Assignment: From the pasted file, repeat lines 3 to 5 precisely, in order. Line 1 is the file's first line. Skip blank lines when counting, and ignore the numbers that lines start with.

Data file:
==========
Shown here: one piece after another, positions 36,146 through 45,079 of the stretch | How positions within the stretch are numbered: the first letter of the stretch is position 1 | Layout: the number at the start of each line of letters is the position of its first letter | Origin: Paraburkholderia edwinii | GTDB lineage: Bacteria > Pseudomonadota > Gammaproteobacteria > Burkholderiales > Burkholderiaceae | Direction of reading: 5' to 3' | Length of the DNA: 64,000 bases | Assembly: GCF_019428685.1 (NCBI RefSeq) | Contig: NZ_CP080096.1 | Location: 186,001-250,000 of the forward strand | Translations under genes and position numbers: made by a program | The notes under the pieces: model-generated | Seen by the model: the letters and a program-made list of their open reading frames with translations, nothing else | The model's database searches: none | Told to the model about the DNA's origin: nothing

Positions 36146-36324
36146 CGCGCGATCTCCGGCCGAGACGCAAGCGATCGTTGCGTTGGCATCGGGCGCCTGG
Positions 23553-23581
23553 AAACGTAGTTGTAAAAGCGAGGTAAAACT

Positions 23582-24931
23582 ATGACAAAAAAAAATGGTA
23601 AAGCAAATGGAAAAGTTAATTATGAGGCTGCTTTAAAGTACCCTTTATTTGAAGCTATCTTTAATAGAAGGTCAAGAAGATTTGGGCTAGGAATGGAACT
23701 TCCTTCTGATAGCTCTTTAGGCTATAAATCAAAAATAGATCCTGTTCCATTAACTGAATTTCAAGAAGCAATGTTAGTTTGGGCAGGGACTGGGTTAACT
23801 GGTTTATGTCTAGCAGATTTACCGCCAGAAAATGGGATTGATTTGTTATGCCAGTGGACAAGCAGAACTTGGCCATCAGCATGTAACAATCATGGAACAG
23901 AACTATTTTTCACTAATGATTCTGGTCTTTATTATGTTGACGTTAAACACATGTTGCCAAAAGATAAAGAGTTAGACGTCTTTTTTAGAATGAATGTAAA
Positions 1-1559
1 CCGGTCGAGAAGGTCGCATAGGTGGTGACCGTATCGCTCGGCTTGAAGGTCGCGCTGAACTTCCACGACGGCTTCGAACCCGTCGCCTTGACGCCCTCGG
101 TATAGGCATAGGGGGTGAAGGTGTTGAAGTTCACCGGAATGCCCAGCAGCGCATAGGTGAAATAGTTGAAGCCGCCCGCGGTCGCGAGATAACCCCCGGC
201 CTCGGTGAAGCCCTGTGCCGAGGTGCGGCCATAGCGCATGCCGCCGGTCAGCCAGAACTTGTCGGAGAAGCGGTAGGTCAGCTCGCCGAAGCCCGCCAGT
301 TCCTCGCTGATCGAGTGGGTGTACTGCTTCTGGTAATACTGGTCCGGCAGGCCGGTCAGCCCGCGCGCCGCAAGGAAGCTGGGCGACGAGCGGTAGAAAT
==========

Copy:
36146 CGCGCGATCTCCGGCCGAGACGCAAGCGATCGTTGCGTTGGCATCGGGCGCCTGG
Positions 23553-23581
23553 AAACGTAGTTGTAAAAGCGAGGTAAAACT